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The back of a kirtle (c. 4th century C.E., sense 1) from Thorsberg moor, Schleswig-Holstein, Germany, on display in the Schleswig-Holsteinisches Landesmuseum in Gottorf Castle
Jonathan Richardson, Lady Anne Cavendish (daughter of Elihu Yale?) (c. 1725), collection of the Yale Center for British Art, New Haven, Connecticut, USA. The portrait depicts a woman wearing the fur-lined kirtle (sense 3) of a peeress’s coronation robes, and so is thought unlikely to be Anne, the daughter of Elihu Yale, since her husband was not a peer.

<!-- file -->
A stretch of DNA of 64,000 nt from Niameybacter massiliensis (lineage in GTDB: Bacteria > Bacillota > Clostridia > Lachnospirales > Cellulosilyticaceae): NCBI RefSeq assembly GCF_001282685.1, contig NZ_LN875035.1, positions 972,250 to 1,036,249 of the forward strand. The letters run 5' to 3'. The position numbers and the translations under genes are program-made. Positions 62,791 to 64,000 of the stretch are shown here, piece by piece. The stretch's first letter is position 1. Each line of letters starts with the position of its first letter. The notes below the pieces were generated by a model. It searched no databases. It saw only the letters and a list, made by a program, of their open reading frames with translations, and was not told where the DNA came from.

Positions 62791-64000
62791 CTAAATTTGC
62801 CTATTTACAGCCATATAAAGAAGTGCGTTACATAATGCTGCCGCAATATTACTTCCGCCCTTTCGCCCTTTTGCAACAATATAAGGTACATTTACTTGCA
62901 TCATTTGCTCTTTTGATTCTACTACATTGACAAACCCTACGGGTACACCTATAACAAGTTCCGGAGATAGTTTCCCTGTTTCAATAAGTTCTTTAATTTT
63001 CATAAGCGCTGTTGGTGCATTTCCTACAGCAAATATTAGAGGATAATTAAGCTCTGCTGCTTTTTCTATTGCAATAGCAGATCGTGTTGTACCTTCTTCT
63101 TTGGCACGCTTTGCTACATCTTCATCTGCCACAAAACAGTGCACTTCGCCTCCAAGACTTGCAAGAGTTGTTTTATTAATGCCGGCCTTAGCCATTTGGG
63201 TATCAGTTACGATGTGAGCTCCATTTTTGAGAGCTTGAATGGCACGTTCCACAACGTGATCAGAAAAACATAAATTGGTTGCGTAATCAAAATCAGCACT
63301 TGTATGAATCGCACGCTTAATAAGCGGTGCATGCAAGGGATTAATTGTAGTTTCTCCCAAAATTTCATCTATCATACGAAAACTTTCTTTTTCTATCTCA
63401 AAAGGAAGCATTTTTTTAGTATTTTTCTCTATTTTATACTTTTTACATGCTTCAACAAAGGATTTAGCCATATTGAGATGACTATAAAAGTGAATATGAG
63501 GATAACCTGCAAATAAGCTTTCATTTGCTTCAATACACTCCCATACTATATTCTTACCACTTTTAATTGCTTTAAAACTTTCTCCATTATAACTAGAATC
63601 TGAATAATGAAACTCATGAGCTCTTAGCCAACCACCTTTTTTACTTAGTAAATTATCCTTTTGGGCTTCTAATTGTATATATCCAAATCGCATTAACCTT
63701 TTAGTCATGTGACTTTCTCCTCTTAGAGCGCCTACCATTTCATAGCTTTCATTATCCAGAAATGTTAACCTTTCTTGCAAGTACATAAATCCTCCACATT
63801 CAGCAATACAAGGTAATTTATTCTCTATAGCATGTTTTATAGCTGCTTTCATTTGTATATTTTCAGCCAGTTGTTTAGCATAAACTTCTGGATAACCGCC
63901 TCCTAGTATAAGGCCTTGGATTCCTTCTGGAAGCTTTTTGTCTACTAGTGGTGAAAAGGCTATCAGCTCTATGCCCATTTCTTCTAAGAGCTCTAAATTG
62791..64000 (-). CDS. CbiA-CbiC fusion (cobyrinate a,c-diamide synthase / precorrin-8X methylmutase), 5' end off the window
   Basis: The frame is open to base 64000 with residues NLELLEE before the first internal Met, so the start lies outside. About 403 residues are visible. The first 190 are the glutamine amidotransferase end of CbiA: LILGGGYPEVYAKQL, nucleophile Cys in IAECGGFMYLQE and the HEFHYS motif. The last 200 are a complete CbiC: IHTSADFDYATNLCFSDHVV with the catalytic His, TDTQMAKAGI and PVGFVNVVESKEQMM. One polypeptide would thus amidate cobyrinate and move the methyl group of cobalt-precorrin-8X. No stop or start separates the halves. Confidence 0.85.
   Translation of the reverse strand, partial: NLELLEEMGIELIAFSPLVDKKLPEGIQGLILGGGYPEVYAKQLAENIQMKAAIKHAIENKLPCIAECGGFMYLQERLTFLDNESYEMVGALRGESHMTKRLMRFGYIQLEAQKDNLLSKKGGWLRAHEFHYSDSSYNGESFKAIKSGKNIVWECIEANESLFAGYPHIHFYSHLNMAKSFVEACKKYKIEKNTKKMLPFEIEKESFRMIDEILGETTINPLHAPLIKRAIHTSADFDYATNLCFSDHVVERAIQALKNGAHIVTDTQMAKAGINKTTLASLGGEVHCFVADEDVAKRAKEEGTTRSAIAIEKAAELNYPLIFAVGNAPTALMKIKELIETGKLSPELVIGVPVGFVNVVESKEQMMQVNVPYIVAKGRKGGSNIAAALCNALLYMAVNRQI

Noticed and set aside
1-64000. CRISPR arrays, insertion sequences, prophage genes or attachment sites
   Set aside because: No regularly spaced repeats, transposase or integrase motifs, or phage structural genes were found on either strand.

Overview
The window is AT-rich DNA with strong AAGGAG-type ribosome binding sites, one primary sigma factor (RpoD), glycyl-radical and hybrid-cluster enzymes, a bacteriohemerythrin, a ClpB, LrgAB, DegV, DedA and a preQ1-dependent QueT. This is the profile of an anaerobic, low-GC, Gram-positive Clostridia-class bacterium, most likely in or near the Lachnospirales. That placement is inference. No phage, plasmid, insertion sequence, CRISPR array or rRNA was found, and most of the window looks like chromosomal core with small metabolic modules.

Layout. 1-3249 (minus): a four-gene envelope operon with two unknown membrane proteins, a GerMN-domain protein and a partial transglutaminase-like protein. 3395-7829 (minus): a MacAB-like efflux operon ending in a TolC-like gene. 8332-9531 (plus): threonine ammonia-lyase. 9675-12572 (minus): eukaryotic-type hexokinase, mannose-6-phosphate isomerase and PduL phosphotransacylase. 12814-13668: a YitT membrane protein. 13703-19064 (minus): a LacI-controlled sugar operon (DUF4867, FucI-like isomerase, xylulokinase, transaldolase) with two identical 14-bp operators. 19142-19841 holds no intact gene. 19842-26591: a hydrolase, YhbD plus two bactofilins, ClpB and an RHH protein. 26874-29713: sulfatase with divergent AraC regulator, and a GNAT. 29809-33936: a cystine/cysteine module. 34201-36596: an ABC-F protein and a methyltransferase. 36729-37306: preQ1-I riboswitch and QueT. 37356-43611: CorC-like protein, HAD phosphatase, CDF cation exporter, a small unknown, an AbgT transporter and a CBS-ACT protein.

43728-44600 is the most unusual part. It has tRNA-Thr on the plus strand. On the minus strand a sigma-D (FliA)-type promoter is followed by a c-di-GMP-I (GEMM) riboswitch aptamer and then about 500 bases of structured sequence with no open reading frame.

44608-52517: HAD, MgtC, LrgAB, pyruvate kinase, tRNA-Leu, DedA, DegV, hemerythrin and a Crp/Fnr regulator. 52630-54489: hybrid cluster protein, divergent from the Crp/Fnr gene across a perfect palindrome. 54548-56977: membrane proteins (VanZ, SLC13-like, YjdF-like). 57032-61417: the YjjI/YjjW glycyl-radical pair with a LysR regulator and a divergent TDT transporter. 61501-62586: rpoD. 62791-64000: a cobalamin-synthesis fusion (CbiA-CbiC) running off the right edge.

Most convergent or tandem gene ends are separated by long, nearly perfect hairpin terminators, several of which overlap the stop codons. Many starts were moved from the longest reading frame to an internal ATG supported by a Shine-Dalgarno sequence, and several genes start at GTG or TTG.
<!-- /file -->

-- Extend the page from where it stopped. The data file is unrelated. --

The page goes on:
From Old English cyrtel, cognate with Old Norse kyrtill (tunic) (whence Icelandic kyrtill, Danish kjortel (gown, tunic), Swedish kjortel (petticoat, skirt)), from Old Norse *kurtil-, supposedly a diminutive of *kurt-, from Latin curtus (short, shortened). Compare German Kittel.



kirtle (plural kirtles)

  1. A knee-length tunic.
  2. A short jacket.
  3. A woman's gown; a woman's outer petticoat or skirt.



kirtle (third-person singular simple present kirtles, present participle kirtling, simple past and past participle kirtled)

  1. (transitive) To clothe or cover with, or as if with, a kirtle.

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